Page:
Through serendipity, scientists at the University of Pittsburgh Graduate School of Public Health considerably reduced the toxicity of a possible antibiotic against the most feared drug-resistant bacteria, while additionally improving its stability in fighting infections.
The new antibiotic—managed through the windpipe to target lung infections—proved simpler than its experimental predecessor and traditional last-resort antibiotic treatments in fighting drug-resistant bacteria in laboratory cell cultures and mice.
And it did so without notable poisonous side-effects, in line with findings printed today in Science Advances.
Antimicrobial resistance is registered by the U.S. Centers for Disease Control and Prevention as one of many biggest public health challenges of our time, with somebody dying in the U.S. every 15 minutes from an antibiotic-resistant infection. It happens when bacteria rapidly evolve resistance against antibiotics, making them superbugs.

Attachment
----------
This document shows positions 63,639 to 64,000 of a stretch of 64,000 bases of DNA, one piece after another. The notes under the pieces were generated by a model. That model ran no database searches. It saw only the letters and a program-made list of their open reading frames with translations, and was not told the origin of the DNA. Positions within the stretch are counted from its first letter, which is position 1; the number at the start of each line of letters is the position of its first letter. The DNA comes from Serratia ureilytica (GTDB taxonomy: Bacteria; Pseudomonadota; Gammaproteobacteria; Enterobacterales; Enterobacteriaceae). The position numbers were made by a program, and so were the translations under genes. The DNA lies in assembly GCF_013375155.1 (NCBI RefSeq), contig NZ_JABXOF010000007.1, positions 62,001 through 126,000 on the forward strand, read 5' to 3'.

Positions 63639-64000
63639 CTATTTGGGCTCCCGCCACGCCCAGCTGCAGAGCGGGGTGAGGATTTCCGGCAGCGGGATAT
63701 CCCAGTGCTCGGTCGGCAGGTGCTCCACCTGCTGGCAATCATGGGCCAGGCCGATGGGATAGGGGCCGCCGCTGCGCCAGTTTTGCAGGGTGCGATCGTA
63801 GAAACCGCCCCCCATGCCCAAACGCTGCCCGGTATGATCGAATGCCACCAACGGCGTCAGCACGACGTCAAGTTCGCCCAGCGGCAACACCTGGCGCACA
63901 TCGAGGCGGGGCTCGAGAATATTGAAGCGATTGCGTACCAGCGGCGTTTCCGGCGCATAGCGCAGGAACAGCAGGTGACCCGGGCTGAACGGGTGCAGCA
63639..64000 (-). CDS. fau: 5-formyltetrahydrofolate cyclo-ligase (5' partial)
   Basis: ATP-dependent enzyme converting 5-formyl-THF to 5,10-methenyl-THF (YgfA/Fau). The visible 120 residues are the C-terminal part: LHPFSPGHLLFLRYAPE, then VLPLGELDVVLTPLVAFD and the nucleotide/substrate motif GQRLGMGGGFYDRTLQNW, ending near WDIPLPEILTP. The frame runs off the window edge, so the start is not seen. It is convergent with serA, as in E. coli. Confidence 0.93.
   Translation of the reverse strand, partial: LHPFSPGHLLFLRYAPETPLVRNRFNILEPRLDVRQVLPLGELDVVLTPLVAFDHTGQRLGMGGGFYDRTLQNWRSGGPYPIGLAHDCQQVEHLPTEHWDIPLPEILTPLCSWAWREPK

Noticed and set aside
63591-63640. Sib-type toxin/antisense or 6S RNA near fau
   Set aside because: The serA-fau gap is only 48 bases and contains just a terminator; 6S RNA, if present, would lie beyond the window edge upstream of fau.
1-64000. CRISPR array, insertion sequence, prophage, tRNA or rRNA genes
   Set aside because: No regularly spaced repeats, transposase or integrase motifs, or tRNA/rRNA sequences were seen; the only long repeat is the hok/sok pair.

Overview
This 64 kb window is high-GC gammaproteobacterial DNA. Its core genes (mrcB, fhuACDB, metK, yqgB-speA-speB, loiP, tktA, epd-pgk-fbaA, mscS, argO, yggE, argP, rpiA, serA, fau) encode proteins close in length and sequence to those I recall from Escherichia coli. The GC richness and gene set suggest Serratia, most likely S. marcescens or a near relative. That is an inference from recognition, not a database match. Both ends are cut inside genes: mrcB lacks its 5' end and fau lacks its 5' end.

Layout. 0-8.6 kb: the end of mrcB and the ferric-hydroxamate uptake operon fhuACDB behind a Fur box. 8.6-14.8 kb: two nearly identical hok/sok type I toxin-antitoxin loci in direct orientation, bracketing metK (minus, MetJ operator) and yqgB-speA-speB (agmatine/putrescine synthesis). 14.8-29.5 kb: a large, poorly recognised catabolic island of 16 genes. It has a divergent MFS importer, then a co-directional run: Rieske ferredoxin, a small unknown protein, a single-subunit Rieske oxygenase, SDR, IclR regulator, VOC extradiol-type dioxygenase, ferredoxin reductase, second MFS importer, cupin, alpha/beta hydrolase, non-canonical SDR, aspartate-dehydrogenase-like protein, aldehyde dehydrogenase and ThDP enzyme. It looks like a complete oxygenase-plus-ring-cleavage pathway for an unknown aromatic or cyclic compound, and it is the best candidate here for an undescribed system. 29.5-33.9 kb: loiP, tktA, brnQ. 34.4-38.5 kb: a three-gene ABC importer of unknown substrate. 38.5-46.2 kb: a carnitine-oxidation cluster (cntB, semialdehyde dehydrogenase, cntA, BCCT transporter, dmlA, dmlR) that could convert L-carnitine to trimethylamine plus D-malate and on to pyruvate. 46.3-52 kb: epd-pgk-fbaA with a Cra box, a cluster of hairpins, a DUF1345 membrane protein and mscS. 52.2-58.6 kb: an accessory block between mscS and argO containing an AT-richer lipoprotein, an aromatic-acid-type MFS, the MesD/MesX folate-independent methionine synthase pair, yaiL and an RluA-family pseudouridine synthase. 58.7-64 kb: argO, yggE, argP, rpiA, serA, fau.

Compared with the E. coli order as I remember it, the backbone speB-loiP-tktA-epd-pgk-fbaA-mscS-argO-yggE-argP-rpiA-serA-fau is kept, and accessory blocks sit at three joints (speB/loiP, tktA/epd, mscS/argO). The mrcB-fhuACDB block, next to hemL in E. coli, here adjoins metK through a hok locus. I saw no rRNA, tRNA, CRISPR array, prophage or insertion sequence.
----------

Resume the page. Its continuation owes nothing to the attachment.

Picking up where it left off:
The experimental drug is built from an engineered cationic antimicrobial peptide, or eCAP, which is a synthetic and more efficient model of naturally occurring antimicrobial peptides that form the first line of defense against infections in humans.
Created by co-authors Berthony Deslouches, M.D., Ph.D., assistant professor in Pitt Public Health’s Division of Environmental and Occupational Health, and Ronald Montelaro, Ph.D., professor emeritus in Pitt’s Department of Microbiology & Molecular Genetics, eCAPs work by punching into bacteria, thereby killing them.